The Ultimate Summer Guide to Unplug and Reconnect with Yourself

If you’re reading this there’s a good chance you might be an addict – a dopamine addict.

Dopamine is a chemical released in the brain that makes you feel good. While having the right amount of dopamine in your system at the appropriate times is important, far too many of us have become addicted via hundreds of tiny dopamine hits per day from our electronics.

Someone texts you. Dopamine hit.

Someone likes your Facebook post. Dopamine hit. 

Someone comments on our Facebook post. Dopamine hit.

Phone call. News alert. Sports update. Wordle puzzle. Dopamine hit after dopamine hit.

Eventually, our brains begin to crave constant dopamine hits. Every moment of idle time when our ancestors would let their minds settle or wander or relax, we feel anxious.

What’s happening on that text chain? What’s happening with stocks? With politics? With news? On TikTok?

We’re all guilty of it and it’s stressing us all out. In fact, polls show 60% of our time on social media is spent on Instagram. We tend to go on Instagram when we’re doing ‘mundane’ tasks, like cooking, or at family events, drawing our attention from being fully present and engaging with what’s going on around us.

The good news is that you can take control of your dopamine levels this summer and begin to wean yourself off your number one source of on-demand chemical rushes: your smart phone.

Step one is to actively look at your day for windows where you really don’t need to have your phone or laptop or iPad anywhere near you.

While this sounds simple, it’s not. Modern humans are conditioned to being available 24/7. And we justify having our phone by our side all day every day by saying things like “I have kids” or “my parents are older” or “my boss might need me” and then…poof… there goes our mental peace of mind.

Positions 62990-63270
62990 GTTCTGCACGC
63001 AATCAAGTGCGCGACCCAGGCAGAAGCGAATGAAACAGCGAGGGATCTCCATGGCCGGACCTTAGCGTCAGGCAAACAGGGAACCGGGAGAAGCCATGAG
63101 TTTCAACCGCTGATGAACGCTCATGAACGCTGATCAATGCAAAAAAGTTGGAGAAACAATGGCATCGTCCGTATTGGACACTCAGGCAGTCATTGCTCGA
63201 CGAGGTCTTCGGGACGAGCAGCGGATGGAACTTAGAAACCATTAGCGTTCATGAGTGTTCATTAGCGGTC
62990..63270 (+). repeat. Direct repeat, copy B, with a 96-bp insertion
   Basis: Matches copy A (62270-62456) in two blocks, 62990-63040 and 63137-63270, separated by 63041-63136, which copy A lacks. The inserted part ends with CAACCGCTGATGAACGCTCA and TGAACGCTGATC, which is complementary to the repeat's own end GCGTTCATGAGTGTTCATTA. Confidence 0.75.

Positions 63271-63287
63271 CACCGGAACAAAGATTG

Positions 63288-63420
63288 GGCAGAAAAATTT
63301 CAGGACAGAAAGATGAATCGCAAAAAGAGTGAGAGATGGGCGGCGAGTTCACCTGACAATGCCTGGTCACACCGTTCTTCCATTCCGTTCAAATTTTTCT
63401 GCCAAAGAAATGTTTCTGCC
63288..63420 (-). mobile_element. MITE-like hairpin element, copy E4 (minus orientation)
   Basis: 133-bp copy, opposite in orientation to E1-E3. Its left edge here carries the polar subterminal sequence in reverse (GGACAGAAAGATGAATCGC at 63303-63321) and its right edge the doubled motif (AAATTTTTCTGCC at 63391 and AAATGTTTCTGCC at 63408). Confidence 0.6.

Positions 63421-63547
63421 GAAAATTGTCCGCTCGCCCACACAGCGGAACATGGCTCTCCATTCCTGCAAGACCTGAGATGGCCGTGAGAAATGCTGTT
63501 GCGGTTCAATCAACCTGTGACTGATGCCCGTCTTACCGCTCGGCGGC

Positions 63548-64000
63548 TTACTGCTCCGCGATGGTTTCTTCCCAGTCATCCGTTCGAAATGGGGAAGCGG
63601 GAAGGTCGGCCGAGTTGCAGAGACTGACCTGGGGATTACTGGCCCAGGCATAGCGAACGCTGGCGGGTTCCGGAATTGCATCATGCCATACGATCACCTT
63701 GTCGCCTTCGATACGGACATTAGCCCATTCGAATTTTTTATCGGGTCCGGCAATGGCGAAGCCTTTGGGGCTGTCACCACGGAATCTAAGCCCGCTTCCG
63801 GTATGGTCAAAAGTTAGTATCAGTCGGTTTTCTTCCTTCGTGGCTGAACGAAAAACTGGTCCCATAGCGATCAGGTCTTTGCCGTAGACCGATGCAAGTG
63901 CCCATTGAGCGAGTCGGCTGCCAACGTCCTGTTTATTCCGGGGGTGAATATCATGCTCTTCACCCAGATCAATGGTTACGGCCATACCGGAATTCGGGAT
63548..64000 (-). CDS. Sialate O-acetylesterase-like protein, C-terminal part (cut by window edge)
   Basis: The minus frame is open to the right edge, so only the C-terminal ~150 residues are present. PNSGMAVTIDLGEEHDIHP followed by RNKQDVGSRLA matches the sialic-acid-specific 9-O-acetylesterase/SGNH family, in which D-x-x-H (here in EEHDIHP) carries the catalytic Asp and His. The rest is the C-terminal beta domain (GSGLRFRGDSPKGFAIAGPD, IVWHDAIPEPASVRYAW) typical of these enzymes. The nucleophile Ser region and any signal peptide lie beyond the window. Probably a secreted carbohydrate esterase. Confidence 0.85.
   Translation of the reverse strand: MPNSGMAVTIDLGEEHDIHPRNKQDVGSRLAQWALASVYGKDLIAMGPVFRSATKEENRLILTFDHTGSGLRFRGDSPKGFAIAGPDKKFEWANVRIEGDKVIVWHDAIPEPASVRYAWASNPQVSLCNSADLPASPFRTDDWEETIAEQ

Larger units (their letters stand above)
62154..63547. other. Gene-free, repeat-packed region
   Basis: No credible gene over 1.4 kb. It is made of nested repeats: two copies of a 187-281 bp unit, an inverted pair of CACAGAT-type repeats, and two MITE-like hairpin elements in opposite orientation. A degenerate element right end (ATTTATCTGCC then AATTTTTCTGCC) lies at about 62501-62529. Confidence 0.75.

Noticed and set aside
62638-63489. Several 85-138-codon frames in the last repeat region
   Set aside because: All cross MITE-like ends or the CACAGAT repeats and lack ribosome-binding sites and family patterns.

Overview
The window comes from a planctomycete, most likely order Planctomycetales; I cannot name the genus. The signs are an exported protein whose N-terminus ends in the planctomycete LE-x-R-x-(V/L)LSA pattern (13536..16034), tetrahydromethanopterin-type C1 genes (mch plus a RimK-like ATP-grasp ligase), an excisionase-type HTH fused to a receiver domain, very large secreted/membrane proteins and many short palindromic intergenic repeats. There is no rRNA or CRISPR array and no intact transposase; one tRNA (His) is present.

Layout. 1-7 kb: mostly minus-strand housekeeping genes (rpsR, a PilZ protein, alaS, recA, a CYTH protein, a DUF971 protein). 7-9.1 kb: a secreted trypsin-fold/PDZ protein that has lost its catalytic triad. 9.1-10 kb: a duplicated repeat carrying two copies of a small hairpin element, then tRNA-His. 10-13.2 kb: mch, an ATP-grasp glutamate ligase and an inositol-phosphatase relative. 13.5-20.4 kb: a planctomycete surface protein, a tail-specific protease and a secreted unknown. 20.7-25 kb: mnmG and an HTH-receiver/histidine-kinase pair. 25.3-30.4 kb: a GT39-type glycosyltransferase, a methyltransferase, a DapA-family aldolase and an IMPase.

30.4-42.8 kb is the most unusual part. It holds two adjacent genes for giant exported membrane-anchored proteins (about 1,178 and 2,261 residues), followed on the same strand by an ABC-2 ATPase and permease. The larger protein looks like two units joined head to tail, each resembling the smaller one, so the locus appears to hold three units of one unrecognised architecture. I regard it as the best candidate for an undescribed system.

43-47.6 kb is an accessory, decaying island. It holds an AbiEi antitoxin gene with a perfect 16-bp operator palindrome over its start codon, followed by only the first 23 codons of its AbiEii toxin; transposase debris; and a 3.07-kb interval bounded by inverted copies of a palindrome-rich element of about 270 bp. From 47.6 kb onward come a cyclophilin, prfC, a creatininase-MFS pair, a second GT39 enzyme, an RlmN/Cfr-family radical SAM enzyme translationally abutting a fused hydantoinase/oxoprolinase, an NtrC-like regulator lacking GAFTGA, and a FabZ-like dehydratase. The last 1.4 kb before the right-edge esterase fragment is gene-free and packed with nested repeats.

So rather than say “I need to spend less time on my phone” and not doing anything about it, you can analyze your day for times when you truly don’t need your phone. Perhaps it’s a walk after dinner when your family is all home? Or maybe it’s while you play tennis or golf for a few hours? Or maybe you decide that no matter what, by 8pm you put your phone in another room and don’t look at it until 8pm the next day.

The goal with this strategy is to find two or three windows of at least 15-30 minutes per day to give your brain time to pause and disconnect from the Internet and the online discourse so you can come back to yourself.

No texts. No emails. No social media.

It’s during these windows when we can be our most creative, our most relaxed, our most comfortable version of ourselves. And make sure you take advantage of this uncluttered, unplugged time. Focus on your thoughts or on deep work with no distractions. Or simply take time to appreciate the natural beauty around you: the sky or flowers or a lake you enjoy.

Once you’ve mastered the ability of carving out moments during the day to let your brain relax, you can focus on step two: scheduling prolonged breaks from your tech.

An afternoon hike is a good example.

A weekend camping trip is another one.

Some people even schedule full weeks of vacation in the mountains or the woods where they are purposely unavailable to everyone.

If the thought of no wi-fi is a little scary, don’t worry, you’re not alone. Nearly all of us have come to rely on being “always online” in our daily lives.

But hopefully with these steps you’ll begin to gain control of your individual hours, then days, then perhaps full weeks at a time when the only person you’re fully available to…is you.

Sounds good, doesn’t it?

For more strategies on living a more purposeful, intentional life, with wellness and health at the center, click here to learn more about our functional medicine program and setup an appointment with Carissa today.

And please share this issue with anyone you think would benefit from it.



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